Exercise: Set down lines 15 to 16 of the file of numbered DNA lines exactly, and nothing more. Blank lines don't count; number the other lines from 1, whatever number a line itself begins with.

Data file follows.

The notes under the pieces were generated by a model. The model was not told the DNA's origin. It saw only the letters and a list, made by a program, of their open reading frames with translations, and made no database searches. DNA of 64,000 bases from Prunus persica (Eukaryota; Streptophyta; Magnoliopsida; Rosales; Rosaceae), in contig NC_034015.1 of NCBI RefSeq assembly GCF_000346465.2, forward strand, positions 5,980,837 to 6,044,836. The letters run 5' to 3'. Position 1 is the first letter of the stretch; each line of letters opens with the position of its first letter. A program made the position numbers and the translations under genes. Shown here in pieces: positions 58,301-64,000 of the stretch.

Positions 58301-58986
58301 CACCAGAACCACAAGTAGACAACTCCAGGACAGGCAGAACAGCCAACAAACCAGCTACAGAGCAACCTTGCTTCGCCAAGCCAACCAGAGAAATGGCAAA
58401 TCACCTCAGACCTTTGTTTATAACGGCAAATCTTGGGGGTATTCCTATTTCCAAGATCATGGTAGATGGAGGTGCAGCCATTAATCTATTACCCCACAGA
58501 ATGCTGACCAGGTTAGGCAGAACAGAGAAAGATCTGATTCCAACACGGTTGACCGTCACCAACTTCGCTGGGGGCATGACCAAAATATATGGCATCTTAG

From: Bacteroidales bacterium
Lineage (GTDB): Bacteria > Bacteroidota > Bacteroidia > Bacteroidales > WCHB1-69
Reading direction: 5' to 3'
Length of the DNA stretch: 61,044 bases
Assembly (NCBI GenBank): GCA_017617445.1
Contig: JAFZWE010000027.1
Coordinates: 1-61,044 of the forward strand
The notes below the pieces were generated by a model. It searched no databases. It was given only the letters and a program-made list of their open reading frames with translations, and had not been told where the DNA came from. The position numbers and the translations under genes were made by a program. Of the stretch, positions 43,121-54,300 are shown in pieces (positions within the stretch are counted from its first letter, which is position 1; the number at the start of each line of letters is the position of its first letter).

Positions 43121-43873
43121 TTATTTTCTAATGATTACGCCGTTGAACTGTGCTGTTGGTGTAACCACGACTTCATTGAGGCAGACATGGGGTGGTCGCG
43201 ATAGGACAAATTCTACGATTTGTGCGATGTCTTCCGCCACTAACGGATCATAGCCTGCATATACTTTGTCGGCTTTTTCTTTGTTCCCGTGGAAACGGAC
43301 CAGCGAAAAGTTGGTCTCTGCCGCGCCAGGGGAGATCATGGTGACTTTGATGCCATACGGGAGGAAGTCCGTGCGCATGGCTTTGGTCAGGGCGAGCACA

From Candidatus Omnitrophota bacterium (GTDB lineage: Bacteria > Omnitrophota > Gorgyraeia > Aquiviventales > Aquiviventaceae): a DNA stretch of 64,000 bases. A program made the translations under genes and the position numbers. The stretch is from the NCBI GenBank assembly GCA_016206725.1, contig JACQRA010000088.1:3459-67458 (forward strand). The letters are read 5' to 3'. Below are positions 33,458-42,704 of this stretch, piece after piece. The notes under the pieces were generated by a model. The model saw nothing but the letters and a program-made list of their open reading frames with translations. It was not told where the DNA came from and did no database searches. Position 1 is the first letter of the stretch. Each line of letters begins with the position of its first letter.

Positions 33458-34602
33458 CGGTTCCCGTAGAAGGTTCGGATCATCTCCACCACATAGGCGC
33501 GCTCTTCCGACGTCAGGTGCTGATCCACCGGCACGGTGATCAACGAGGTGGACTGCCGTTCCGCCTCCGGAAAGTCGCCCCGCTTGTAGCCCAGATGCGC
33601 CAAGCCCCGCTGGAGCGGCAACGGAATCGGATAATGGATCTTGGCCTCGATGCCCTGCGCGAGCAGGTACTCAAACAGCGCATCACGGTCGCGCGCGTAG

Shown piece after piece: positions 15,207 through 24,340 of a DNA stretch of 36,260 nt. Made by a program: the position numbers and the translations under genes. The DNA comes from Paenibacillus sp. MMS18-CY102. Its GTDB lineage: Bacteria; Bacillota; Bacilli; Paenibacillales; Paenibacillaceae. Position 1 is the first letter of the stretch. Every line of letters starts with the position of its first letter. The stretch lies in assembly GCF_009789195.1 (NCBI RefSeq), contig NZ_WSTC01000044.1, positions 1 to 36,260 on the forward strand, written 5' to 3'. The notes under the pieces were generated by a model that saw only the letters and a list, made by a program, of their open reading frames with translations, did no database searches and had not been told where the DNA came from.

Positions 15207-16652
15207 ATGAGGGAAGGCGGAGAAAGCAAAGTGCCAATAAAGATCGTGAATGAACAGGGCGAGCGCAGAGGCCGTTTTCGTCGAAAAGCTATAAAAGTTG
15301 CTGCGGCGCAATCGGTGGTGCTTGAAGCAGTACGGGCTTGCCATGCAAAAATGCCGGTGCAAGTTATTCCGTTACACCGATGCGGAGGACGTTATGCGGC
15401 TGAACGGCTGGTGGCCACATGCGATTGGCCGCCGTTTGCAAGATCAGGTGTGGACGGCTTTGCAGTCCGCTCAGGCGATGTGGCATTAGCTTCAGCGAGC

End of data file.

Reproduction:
43121 TTATTTTCTAATGATTACGCCGTTGAACTGTGCTGTTGGTGTAACCACGACTTCATTGAGGCAGACATGGGGTGGTCGCG
43201 ATAGGACAAATTCTACGATTTGTGCGATGTCTTCCGCCACTAACGGATCATAGCCTGCATATACTTTGTCGGCTTTTTCTTTGTTCCCGTGGAAACGGAC